Hello, In my database, I have some float fields and our application inserted some rows with "infinity" as the value for these columns. Now we have trouble reading this data from the database, and even SQL Management Studio gives us an "arithmetic overflow" error. I can cast the colum as varchar, so I get 1.#INF or -1.#INF, but I cannot filter, sort, or do anything with this column or else I get the arithmetic overflow error. So far, I am reading the data into a table variable (casting the troubled columns as varchar), then filtering (LIKE '%inf%') to figure out what rows have the incorrect data, and then fixing from there. I was wondering if anyone had any tricks on how to do this differently. I would like to avoid using the table variable, but can't see how I can avoid the arithmetic overflow error. Any help would be appreciated. Thanks!

Hi, Are you using mySQL, because in sql 2005 I'm trying to select infinite number and it throws error as "out of the range of computer representation (8 bytes)". I tried select 1e500. Can you post such sample data to create such scenario i.e. to reproduce this issue

We are using SQL 2005, but compatibility mode is for SQL 2000 for this particular database. I suppose that could make a difference. I wish I knew what the data was. I have a feeling the problem is caused when we insert a decimal value where the decimals continue indefinitely. For example 2 divided by 3. There are cases where some averaging is done, so I may have to round off some of these values before saving back to the database. Do you think it is possible that inserting a value with too many decimal places could cause this problem?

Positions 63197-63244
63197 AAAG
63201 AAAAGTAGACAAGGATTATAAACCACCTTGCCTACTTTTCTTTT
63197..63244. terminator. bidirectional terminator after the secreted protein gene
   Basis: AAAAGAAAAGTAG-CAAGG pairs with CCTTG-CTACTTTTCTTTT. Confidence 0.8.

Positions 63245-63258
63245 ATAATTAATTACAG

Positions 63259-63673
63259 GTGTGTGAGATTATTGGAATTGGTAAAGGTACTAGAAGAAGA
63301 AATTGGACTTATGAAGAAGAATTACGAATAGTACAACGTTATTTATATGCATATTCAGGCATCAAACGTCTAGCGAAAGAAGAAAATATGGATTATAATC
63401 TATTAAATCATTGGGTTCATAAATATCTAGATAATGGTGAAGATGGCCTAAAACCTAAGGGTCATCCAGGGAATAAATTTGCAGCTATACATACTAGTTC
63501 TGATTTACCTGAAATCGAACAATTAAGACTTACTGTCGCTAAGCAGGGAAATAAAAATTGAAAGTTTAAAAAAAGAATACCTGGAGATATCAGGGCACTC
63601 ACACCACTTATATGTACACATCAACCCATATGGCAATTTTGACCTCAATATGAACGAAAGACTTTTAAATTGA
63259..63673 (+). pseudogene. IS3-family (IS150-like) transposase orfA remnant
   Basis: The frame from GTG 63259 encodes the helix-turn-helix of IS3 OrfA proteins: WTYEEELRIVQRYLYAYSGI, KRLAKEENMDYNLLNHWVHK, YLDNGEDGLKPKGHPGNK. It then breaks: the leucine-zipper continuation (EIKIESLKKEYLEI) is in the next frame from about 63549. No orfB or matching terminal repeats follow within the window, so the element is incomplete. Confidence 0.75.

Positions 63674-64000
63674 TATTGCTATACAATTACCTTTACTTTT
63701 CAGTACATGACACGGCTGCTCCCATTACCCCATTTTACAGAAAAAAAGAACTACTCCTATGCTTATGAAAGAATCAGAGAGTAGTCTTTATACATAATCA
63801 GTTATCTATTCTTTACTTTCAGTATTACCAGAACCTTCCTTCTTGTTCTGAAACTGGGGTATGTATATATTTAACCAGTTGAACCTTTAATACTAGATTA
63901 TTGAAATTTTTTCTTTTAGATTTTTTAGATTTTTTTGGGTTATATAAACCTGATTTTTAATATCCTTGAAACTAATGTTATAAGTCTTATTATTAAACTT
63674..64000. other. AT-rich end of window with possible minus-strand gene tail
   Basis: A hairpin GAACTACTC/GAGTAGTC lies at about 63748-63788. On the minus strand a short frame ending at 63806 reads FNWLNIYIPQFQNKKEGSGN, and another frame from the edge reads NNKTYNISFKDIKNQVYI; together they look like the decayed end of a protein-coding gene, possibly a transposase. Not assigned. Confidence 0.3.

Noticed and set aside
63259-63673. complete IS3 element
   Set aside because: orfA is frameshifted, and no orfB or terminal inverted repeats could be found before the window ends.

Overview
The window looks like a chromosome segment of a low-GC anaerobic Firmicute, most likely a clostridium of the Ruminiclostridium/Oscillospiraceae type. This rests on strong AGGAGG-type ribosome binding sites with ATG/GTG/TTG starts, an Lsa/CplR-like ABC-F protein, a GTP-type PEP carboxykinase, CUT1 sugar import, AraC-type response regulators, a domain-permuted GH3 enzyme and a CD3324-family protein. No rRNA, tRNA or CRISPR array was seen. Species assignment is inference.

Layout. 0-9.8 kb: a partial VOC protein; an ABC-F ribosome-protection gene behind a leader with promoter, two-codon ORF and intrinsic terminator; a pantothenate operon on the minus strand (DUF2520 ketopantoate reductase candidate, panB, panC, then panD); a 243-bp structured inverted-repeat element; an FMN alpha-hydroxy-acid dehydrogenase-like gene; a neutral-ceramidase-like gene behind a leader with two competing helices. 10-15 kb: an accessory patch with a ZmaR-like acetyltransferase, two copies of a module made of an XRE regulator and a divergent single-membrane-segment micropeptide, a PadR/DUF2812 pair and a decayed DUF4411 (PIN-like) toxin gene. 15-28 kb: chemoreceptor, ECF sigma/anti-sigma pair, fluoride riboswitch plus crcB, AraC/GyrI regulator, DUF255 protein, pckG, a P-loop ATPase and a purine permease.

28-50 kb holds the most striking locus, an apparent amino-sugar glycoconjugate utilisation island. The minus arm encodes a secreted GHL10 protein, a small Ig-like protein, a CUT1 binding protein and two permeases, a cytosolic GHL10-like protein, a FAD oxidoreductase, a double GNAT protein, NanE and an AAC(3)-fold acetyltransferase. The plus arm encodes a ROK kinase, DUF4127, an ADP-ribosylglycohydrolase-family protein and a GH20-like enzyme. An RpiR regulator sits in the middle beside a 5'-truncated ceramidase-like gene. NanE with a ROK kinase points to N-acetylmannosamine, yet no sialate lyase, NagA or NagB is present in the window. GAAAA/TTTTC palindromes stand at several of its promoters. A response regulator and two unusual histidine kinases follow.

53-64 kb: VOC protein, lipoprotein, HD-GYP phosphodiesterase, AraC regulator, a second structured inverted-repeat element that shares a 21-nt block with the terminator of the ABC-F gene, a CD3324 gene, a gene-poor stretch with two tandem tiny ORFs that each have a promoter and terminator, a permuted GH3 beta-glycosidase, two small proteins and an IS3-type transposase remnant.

Simple concept - if the result is higher than the storage of particular data type it will throw the exception or arithimetic overflow (unless you have suppressed the errors). So better to choose correct data type!

As documentation: An arithmetic overflow is caused by a calculated column value that exceeds the column's specified size. When this error occurs, the calculation stops and the remainder of the results pane is not filled. Computed columns are often the cause of arithmetic overflows. For example, consider the case where columns c1, c2, and c3 are defined as a data type of INTEGER. Further, assume that c3 is computed using the formula ([c1] * [c2]). If large values (such as 9999) are entered into c1 and c2, then the computation of c3 might exceed the allowable INTEGER limit. The size limitations for data types are determined by your database specification.